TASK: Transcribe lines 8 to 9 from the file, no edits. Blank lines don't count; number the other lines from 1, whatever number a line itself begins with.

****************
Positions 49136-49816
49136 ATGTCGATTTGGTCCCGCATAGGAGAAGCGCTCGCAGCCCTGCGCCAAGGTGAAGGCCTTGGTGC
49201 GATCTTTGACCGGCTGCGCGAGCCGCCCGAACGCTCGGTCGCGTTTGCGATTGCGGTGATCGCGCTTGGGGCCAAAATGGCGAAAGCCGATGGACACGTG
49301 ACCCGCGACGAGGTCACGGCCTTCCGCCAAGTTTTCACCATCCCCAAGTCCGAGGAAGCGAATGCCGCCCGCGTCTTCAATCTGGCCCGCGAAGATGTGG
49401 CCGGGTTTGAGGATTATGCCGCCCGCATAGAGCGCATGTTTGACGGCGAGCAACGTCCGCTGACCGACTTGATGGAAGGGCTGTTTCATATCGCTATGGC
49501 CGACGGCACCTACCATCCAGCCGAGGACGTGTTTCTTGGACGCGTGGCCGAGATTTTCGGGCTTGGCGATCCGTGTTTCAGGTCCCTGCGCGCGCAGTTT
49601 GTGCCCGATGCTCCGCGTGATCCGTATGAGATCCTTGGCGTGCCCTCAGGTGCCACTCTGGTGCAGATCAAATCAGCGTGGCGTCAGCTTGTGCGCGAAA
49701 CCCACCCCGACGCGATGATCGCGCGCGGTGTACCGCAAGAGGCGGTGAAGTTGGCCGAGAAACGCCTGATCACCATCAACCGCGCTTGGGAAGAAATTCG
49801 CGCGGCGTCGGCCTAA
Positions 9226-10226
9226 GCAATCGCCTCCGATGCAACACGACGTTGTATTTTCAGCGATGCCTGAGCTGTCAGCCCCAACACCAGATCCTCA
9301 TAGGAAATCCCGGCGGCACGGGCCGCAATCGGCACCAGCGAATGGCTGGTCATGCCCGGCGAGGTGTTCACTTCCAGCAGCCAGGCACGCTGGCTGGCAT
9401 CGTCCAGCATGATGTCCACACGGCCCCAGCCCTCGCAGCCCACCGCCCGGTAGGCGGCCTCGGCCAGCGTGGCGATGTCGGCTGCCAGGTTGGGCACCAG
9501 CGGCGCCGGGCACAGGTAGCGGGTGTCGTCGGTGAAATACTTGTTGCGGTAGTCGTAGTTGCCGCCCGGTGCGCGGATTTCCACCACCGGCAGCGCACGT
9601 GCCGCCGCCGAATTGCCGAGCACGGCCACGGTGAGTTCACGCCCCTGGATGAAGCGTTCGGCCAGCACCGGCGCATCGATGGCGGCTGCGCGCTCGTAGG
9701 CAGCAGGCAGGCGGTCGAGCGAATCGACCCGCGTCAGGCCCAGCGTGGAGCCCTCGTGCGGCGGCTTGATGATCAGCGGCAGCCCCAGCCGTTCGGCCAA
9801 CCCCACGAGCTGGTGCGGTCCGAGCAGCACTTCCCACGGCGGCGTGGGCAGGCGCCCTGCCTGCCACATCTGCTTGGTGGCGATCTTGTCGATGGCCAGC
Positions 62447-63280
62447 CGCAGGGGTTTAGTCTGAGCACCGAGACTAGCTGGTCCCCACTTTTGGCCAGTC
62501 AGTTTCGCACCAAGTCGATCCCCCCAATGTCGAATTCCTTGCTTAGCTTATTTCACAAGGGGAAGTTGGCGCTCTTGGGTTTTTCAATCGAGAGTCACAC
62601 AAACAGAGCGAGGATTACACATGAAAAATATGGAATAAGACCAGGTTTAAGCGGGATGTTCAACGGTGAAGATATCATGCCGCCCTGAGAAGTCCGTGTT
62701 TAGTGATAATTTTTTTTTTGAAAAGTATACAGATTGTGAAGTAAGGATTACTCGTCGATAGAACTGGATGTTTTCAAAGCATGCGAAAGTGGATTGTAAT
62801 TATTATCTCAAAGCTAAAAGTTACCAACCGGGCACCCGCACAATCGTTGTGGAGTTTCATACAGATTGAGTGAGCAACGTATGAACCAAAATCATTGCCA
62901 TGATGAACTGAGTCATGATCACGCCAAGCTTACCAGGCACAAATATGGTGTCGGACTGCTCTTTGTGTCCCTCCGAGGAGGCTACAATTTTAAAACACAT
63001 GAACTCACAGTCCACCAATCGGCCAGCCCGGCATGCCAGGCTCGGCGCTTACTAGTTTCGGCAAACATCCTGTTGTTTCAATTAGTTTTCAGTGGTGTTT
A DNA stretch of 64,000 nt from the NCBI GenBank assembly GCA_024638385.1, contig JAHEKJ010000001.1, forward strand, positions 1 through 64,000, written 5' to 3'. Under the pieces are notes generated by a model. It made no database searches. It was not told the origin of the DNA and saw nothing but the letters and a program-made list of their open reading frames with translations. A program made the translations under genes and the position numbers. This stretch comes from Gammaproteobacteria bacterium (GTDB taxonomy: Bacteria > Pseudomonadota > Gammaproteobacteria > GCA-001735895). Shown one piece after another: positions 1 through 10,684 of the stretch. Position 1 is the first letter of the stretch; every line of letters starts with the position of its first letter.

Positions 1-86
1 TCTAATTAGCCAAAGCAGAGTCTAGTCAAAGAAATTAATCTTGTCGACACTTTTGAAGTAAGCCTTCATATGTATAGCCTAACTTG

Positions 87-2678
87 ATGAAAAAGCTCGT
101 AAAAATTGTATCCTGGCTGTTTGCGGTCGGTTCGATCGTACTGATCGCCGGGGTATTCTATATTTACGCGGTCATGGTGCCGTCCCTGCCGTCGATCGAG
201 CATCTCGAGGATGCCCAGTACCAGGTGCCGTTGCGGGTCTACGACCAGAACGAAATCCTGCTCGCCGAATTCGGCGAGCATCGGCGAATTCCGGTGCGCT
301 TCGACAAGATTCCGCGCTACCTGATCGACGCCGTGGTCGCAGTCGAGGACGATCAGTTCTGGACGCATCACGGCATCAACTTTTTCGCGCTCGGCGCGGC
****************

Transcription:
49701 CCCACCCCGACGCGATGATCGCGCGCGGTGTACCGCAAGAGGCGGTGAAGTTGGCCGAGAAACGCCTGATCACCATCAACCGCGCTTGGGAAGAAATTCG
49801 CGCGGCGTCGGCCTAA